Rumination, experiential avoidance, and dysfunctional thinking in eating disorders.
Rawal A., Park RJ., Williams JMG.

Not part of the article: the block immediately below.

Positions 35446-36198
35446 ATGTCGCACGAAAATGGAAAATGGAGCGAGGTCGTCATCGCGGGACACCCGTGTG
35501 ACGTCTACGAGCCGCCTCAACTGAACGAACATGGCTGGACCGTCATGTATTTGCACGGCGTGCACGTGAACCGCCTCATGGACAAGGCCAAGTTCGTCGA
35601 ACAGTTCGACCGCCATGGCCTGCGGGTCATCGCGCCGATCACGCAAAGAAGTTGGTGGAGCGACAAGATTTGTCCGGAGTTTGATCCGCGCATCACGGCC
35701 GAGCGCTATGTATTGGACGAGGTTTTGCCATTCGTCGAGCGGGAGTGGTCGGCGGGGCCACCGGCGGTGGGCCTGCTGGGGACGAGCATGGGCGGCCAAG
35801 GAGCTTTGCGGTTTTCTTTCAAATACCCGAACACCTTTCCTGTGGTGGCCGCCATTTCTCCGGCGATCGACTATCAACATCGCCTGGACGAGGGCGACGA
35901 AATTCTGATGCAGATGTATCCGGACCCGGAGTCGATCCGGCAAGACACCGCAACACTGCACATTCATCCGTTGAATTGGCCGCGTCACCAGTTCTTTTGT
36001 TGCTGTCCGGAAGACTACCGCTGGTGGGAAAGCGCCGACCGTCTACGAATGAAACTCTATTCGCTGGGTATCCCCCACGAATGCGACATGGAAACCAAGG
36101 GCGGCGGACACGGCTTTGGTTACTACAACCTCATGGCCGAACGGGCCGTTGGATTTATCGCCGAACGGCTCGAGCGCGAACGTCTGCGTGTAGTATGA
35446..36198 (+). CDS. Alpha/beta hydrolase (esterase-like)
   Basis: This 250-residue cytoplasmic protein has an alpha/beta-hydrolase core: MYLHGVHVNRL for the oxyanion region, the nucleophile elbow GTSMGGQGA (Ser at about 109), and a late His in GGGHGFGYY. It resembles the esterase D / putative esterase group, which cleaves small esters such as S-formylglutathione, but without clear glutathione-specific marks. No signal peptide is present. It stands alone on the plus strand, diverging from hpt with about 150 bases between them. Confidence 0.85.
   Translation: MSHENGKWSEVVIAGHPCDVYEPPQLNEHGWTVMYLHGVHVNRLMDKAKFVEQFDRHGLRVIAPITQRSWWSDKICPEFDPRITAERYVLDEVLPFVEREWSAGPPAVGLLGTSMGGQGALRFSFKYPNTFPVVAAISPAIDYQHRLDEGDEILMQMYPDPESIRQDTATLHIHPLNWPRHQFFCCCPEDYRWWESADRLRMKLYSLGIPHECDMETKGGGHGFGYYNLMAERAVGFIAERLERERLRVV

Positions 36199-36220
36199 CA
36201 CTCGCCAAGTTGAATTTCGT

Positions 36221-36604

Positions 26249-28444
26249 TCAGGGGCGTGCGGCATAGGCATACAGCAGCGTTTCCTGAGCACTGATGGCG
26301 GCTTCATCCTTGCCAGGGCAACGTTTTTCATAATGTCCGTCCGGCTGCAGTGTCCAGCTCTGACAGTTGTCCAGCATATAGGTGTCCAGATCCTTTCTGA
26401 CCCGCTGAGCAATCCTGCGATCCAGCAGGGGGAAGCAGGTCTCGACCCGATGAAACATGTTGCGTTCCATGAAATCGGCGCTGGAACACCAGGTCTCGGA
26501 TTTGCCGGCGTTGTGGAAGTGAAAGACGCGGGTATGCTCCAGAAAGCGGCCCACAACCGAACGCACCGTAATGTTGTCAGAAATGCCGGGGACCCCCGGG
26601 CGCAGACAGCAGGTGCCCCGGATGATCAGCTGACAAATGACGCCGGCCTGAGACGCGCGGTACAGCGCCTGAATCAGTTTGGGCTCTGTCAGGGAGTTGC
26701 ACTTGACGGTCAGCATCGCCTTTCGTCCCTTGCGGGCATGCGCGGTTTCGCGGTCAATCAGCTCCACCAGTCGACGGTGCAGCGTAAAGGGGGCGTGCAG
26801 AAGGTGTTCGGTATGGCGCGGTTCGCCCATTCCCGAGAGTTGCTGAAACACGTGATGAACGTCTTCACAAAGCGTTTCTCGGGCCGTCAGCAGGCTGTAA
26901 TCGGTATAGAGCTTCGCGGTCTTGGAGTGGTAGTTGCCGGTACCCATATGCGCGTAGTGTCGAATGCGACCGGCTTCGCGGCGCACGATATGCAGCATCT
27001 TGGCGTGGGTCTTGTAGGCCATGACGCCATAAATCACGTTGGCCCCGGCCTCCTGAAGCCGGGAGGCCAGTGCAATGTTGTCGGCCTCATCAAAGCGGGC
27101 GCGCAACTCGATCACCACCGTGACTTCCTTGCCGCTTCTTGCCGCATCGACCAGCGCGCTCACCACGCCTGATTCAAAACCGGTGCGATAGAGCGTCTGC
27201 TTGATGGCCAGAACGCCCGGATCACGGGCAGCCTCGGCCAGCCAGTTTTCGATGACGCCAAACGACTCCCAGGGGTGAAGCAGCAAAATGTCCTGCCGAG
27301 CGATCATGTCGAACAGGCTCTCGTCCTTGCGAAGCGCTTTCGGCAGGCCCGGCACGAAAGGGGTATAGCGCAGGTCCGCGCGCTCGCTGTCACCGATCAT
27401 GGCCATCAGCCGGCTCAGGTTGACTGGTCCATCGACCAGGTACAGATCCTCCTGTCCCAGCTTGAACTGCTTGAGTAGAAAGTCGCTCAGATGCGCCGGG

The majority of research in eating disorders (ED) has investigated the content of disorder-specific thoughts, while few studies have addressed underlying cognitive-affective processes. A better understanding of processes underpinning ED may have important implications for treatment development. Two studies were conducted that investigated levels of rumination, beliefs about rumination, experiential avoidance, and aspects of schematic thinking in individuals with eating pathology. The latter was assessed with a newly designed ED-Sentence Completion Task (ED-SCT). Study 1 (N = 177) examined relations between ED psychopathology and these variables in a student population. Extending this, Study 2 (N = 26) assessed differences between patients with anorexia nervosa and healthy control participants. The results showed that ED psychopathology was related to disorder-specific cognitions, experiential avoidance as well as ruminative brooding but not reflection. A follow-up of anorexia nervosa patients indicated that changes in ED psychopathology were associated with changes in dysfunctional attitudes and maladaptive cognitive-affective processes. These findings highlight cognitive processes that may play an important role in the maintenance of eating pathology.